Marking the directorial debut of Tom Holland (Child’s Play (1988), The Temp (1993)), and starring William Ragsdale (Herman’s Head (1991-1994), The Reaping (2007)), Chris Sarandon (The Nightmare Before Christmas (1993), The Princess Bride (1987)), and Roddy McDowall (Planet of the Apes (1968), The Black Hole (1979)). Fright Night is an 80s horror classic, following Charlie Brewster (Ragsdale), a horror movie lover, and dedicated fan to the late night show Fright Night. One night, after a fight with his girlfriend Amy (Amanda Bearse), he spots what can only be described as vampiric activity coming from the house next door, after the arrival of new neighbours. After a young woman goes missing, a girl Charlie saw go into his neighbours house, Charlie becomes convinced that the man next door, the devilishly charming Jerry Dandridge (Sarandon), is indeed a real vampire. Charlie seeks out to convince Amy and his best friend ‘Evil’ Ed (Stephen Geoffreys), that vampires do indeed exist, and that they are all in grave danger. Even going as far as to attempt to recruit Fright Night’s own late night host, the self-proclaimed vampire killer, Peter Vincent (McDowall).
Releasing two years prior to The Lost Boys (1987), Fright Night is a marvel in vampire horror thrillers, with just a healthy dose of comedy thrown in. Boasting incredible special effects, manned by many of the visual effects geniuses who brought us Ghostbusters (1984), it truly earns its place as a cult classic. Written and directed by Tom Holland, who had previously written the script for Psycho II (1983), Fright Night acts as a love letter to monster horror films, in an age where slasher flicks rain supreme, answering Halloween’s Michael Myers (1978), and the mask killer of Prom Night (1980), with the charming but deadly Jerry Dandridge, and his off kilter assistant, Billy Cole (Jonathan Stark). While the vampire genre is flooded these days, especially in the teen demographic, thanks to the likes of the Twilight franchise (2008 – 2012), it’s hard not to see Fright Night’s impact on Vampire films after witnessing it.
William Ragsdale’s Charlie, is impulsive, kind hearted, and unmistakably relatable. While he jumps to conclusions relatively quickly, it’s easy to see how he draws his conclusions, you find yourself rooting for him heavily throughout, especially when the life of his beloved girlfriend, Amy, is at stake. Roddy McDowall, playing Peter Vincent, an obvious nod to Hammer Horror legends, Peter Cushing and Vincent Price, gives an incredibly strong and memorable performance, as a man who once starred in several low budget horror films, lowered to hosting a late night show where he showcases his previous efforts. When confronted by Charlie, Peter finds himself facing familiar situation, where the danger is oh so real, and he must find out if he really can live up to his moniker of ‘The Vampire Killer’. Stephen Geoffreys’ Evil Ed, easily the most animated character of the entire film, spouts some of the film’s most recognisable lines. Constantly buzzing with adrenaline, and making the films biggest transformation, Holland envisioned Ed as a stand in for the young horror fans of the world, who feel alienated, just as big of an outsider as the monsters he adores in the movies. Finally, it’s Chris Sarandon’s Jerry Dandridge who steals the show. At once charming to everyone he meets along the way, easily swaying the thoughts and opinions of those around him, it’s terrifying to realise the dark power he really has. His bloodlust always at the centre of his actions. In the film’s most famous scene, the night club, we see the often noted connection between vampirism and sex personified on screen, with his seduction of the young Amy. His dark and sinister power working its magic, as Amy transforms from a girl into a woman in his arms, before being whisked away to her doom.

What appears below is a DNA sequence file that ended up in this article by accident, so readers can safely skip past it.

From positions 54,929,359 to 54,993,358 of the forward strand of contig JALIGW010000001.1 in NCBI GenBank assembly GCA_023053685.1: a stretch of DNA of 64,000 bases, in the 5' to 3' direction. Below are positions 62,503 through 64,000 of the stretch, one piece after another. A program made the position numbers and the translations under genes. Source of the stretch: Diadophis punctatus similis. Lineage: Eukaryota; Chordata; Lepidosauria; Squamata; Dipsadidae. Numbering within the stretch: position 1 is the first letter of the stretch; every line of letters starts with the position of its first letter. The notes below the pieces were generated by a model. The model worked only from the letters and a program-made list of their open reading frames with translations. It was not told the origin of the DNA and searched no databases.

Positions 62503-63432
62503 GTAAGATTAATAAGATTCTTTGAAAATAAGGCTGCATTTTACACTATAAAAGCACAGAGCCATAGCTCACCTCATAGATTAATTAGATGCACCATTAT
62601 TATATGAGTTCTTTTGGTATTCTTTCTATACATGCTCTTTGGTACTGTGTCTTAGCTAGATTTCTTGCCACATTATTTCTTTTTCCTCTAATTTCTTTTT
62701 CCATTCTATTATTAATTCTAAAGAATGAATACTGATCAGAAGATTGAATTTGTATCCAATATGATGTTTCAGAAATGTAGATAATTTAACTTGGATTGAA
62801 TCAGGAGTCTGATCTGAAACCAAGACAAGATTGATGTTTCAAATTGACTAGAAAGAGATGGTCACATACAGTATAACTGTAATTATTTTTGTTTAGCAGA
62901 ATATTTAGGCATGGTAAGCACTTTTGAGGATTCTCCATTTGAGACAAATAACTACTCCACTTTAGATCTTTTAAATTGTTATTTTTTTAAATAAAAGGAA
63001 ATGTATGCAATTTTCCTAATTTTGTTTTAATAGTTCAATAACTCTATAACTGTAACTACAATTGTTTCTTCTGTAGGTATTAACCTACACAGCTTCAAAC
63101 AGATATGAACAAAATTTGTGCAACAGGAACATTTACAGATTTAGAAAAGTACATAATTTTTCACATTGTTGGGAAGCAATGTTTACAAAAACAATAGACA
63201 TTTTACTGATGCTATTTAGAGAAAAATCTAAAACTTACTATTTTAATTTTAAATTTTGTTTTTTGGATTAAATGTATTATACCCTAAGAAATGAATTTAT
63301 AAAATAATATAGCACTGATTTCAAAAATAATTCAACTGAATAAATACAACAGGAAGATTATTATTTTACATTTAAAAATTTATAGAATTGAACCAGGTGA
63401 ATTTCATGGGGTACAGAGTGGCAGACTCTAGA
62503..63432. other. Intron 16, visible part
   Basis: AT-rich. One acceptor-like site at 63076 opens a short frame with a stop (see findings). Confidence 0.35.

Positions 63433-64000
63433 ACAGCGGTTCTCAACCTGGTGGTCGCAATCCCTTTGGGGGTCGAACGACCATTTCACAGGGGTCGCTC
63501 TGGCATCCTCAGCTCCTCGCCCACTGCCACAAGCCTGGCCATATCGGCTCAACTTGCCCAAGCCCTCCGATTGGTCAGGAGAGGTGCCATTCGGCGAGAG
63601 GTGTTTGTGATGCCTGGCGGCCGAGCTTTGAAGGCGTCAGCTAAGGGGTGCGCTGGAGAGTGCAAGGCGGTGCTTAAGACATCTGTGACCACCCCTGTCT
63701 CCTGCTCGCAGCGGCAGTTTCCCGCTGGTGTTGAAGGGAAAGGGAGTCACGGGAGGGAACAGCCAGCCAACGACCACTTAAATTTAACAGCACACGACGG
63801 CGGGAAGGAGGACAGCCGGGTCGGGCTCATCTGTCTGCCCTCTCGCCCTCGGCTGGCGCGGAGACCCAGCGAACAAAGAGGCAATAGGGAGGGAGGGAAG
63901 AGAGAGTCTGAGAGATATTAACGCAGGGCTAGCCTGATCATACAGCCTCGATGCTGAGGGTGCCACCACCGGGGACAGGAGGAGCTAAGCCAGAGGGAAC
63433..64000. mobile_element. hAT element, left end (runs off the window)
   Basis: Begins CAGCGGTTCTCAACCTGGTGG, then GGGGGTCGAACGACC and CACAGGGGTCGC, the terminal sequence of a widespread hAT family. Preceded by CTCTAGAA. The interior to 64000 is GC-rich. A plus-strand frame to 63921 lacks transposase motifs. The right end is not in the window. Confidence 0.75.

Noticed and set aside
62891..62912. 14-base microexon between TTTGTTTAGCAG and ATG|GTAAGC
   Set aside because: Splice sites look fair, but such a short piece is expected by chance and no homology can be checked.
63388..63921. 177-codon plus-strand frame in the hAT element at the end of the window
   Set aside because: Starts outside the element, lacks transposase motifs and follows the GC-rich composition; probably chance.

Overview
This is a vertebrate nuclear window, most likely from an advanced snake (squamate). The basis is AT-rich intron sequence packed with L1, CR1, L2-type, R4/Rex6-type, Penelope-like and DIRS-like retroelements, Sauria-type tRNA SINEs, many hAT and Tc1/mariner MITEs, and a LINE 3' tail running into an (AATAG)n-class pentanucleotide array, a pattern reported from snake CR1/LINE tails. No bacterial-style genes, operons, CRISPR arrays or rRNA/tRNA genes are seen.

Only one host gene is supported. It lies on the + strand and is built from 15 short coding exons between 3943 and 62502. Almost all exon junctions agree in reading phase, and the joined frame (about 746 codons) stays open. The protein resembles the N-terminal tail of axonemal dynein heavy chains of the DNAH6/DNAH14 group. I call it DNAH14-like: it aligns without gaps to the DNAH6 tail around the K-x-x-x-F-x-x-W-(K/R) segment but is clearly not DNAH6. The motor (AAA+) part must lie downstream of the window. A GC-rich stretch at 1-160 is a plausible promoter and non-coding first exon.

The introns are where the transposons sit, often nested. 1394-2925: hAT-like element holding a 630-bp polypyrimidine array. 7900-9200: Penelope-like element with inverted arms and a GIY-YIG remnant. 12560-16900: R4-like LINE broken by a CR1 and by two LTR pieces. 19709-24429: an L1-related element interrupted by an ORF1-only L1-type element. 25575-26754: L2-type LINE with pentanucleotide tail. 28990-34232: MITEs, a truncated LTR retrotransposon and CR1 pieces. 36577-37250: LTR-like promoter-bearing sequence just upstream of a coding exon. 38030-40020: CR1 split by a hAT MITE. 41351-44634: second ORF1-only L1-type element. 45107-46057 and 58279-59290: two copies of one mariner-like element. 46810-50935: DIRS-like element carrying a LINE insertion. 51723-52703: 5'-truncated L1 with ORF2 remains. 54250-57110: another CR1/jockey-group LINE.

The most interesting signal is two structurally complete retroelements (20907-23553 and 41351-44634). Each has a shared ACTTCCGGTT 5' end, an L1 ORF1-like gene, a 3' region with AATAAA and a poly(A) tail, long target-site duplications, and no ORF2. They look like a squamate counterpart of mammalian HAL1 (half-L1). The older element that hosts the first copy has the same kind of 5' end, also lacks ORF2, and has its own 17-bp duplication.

The film’s effects are on top of their game throughout, released after the likes of An American Werewolf in London (1981), and The Howling (1981), Fright Night boasts an incredible array of practical effects throughout. Everything from extensive makeup for the vampire look, to the incredibly detailed and timed animatronic puppets and full body suits of the wold and bat transformations. It’s easy to see the visual effects teams pedigree and talent throughout. The film’s score by Brad Fiedel, coming off of his incredible work on The Terminator (1984) for James Cameron, provides a beautifully haunting addition to the film. Screaming with 80s electronica, and the iconic inclusion of the electric violin, the score has become almost as famous as the film itself.
Fright Night is more than worthy of its cult status, and despite having a 21st century remake, starring Anton Yelchin (Star Trek (2009), Green Room (2009)), Colin Farrell (In Bruges (2008), Fantastic Beasts and Where to Find Them (2016) and David Tennant (Doctor Who (2005-2015), Broadchurch (2013-2017) , the film is well worth your time regardless. A must see for any fans of 80s horror, vampire films, or just those looking for a damn fun time.